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:: Spotlight :: Emiliana Torrini interview

By: Mike Gee

Oh England, where art thou, old, cold, miserable England? Or something like that; a proper note of woe to introduce Icelandic singer songwriter, Emiliana Torrini, who apart from being musically schizophrenic is bemoaning the lack of snow in England.

“Seven years and not a flake,” she says, from her home in Brighton. “But it’s a brilliant place to me. A really weird mixture of soup and gloop. Brighton Palace looks like a dollop of cream.
“Actually, it does remind me a lot of Reyjavik. It has similar vibes. But the locals wouldn’t know what to do with a coffee house if it hit them on the head. It has a few bars which close at 11pm, then there’s always complaints about binge drinking yet they don’t have anywhere to drink until 3am. I’d appreciate it if there was bar that stayed open late. Then I could go there and drink wine and talk rubbish. After all, it’s part of my job and I love it.”
All this is said in an accent that instantly reminiscent of Bjork’s - although don’t compare Emiliana to Iceland’s most famous export - it rankles. And, to be honest, they don’t have that much else in common.

Torrini’s fine debut, Love In The Time Of Science, was a pure mix of luscious trip-hop and pop and contained the addictive single, Unemployed In Summerime - which was genuinely sexy and seductive. Then she went quiet, only bobbing up here and there on various projects. She performed Gollum Song for Lord Of the Rings: The Two Towers, wrote and toured with Washington’s Thievery Corporation and co-wrote a smash hit for Kylie. Yes, you read that right - Emiliana co-wrote Slow with Brixton-based producer Mr Dan (with whom she has also forged a production team). We’ll get to that a little later. Firstly though to a her new album, the basically acoustic folk/pop Fisherman’s Woman, a truly beautiful pared back little gem that has absolutely nothing to do with her debut and everything to do with Torrini developing her own voice as Rough Trade founder, Geoff Travis, says. “I think she’s found her place and who she wants to be,” he told me, recently. “I found her first album a bit all over the place. This is the real Emiliana.”

The fact that Travis signed Torrini is a compliment in itself. He isn’t interested in no-talent-all-looks-for-the-sake-of-the-hit artists and in Emiliana he sees a performer who he thinks will go the distance.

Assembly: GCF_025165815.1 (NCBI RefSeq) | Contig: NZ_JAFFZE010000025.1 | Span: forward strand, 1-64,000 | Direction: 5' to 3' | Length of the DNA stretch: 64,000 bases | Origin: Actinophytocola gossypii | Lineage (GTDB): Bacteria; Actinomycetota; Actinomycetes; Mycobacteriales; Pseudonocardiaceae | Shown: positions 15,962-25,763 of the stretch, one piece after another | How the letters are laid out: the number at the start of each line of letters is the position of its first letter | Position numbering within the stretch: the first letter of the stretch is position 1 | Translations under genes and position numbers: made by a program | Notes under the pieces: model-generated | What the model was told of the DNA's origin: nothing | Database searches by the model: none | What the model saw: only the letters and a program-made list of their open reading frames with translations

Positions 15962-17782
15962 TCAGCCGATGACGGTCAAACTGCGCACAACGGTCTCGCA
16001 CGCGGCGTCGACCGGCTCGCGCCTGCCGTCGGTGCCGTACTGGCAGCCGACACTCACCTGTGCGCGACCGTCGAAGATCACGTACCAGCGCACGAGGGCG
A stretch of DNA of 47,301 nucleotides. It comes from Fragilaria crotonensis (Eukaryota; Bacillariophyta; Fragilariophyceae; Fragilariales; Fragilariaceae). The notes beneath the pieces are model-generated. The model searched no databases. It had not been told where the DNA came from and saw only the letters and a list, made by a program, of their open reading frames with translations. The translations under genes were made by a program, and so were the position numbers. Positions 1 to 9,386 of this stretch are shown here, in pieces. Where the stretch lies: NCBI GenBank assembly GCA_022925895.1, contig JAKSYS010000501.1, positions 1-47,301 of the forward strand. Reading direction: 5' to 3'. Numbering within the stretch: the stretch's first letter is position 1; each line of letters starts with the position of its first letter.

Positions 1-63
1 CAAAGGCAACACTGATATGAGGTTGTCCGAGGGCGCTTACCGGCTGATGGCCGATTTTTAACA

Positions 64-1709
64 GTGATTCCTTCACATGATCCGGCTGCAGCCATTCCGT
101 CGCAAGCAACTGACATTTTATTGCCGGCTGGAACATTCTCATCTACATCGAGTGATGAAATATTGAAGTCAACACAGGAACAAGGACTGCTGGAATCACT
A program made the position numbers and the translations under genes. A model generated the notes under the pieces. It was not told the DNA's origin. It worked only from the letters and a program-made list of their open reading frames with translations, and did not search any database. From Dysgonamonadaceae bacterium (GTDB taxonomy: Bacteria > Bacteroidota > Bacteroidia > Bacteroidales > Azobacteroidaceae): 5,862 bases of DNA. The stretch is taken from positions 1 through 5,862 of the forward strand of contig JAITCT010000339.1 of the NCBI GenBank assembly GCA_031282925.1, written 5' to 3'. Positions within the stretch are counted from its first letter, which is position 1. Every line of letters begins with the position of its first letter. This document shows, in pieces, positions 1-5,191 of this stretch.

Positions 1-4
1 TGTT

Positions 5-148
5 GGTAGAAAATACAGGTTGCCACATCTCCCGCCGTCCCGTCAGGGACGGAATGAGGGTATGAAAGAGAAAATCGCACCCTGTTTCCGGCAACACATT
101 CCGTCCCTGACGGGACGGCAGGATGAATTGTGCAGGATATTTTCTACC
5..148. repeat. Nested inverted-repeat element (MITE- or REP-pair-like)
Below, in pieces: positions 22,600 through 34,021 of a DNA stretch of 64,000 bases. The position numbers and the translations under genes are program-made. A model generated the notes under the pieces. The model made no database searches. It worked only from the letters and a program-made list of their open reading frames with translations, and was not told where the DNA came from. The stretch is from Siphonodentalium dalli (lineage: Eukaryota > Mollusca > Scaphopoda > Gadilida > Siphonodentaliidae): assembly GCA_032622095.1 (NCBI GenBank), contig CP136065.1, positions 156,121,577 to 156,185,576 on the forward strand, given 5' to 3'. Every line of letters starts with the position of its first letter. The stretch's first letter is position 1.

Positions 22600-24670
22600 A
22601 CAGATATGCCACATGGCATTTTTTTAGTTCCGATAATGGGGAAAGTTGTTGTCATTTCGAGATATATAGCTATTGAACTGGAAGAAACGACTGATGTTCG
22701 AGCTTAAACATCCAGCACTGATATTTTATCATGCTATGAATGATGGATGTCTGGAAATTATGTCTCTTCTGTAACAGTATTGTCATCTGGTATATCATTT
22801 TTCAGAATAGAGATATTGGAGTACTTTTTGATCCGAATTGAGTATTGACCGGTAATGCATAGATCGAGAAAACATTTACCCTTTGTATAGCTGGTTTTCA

In a way it is what happens when life’s sweet turns sour. Torrini’s musical change and emergence as a potent singer/songwriter is the product of several factors but one of the most significant was loss.

“There were a lot of things that influenced me, she says. “I wanted to write differently. And I wanted to breakaway from being put in a bracket with - and constantly being told I was like - Bjork. I got a lot of that and it just got to appoint where it was so damaging and annoying. Then I lost my favourite person in the world. He died. Things like that have a huge effect on who you are. It changed everything for me. You learn to walk and talk with completely new emotions.

“I lost interest in music and it wasn’t until I met Thievery Corporation that I found it again. So when they called up and asked me to do some stuff I said, ‘Why not’. After all, I had nothing else to do. I learnt how to write in a different way with them.”

And then there was the total unexpected of Slow and having a hit record.
Emiliana laughs and says that until that moment in time she’d never even considered having a hit or chart success.
“Dan and I were writing my record,” she says, “and half way through we started getting a bit tired so we decided to take a holiday and have arrest. It was then I got a phone call from Parlophone asking if I wanted to write some songs for Kylie. I was like ‘What!’ and ‘Why?’ It seemed to me that I was a strange person to ask.
“But you have to do things you wouldn’t normally think of doing so we went to the studio for an hour and wrote most of the song, then we went to the pub and got drunk and finished it later - and they actually used the demo.”
Next thing, Mr Dan and Emiliana knew they had on their hands.

“It was really fun,” she says. “For the first time in our lives we found ourselves at the top of the pops. I mean, never did I think we’d ever go there, that I’d ever go there. I don’t think the music we are making is ever going to get us there. So we found ourselves watching Top Of The Pops and it came on and we were really proud.”
Recording Gollum Song in the fabled Abbey Road studios was another thrill, albeit a tad daunting, but Torrini says nothing beats the satisfaction she is getting from Fisherman’s Woman.

“I feel for the first time that it’s something I’m really excited about,” she says. “I’m a really late developer. Before I came to England it was all about singing and voices. And then with Love In the Time Of Science I sometimes felt a bit up. Now I feel like I’ve really made my start. This is me, Emiliana.”

“Fisherman's Woman” is available through Rough Trade/Shock.

Emiliana is touring Australia soon. See our national gig guide for the dates.

For more information, visit